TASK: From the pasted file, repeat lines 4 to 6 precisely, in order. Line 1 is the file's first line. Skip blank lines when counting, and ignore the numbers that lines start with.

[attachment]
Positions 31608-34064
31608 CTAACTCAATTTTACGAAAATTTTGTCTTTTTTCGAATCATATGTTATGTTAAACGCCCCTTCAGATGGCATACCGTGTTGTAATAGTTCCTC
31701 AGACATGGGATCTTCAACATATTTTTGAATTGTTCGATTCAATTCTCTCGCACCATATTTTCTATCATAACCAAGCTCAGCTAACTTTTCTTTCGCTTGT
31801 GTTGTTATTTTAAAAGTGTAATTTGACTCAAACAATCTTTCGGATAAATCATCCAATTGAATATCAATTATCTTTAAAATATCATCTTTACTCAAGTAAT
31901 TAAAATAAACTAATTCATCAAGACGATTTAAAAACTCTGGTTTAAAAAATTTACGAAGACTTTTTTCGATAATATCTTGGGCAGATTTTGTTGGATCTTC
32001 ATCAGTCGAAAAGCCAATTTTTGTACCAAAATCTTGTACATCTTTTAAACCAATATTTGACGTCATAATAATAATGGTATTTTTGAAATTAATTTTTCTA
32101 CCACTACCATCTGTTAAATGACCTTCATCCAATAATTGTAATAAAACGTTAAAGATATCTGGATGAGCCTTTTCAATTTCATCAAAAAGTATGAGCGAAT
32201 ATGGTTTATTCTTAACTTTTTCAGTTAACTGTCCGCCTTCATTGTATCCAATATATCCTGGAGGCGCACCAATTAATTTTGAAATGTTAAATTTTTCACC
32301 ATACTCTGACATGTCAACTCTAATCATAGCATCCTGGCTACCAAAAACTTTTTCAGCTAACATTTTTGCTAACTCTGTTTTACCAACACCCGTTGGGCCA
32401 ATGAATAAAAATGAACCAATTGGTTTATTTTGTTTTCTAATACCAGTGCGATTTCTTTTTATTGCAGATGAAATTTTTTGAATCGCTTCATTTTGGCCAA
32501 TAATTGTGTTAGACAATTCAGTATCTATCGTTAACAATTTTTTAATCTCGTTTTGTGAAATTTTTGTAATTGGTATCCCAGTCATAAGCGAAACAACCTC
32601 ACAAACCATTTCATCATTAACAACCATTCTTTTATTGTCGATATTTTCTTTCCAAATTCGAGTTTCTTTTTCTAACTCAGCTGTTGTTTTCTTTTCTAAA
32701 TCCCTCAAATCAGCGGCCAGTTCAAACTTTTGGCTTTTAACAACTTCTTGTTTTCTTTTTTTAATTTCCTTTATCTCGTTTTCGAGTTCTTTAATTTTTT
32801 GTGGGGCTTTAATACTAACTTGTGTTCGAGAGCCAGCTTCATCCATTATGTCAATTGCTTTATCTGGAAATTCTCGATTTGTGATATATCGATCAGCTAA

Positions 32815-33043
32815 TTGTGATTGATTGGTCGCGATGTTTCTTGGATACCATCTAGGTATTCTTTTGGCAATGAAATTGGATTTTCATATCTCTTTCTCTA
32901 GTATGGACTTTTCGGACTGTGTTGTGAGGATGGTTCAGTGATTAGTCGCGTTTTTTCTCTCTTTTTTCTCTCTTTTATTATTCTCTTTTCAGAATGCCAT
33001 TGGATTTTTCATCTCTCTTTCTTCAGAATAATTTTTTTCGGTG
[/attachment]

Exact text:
31801 GTTGTTATTTTAAAAGTGTAATTTGACTCAAACAATCTTTCGGATAAATCATCCAATTGAATATCAATTATCTTTAAAATATCATCTTTACTCAAGTAAT
31901 TAAAATAAACTAATTCATCAAGACGATTTAAAAACTCTGGTTTAAAAAATTTACGAAGACTTTTTTCGATAATATCTTGGGCAGATTTTGTTGGATCTTC
32001 ATCAGTCGAAAAGCCAATTTTTGTACCAAAATCTTGTACATCTTTTAAACCAATATTTGACGTCATAATAATAATGGTATTTTTGAAATTAATTTTTCTA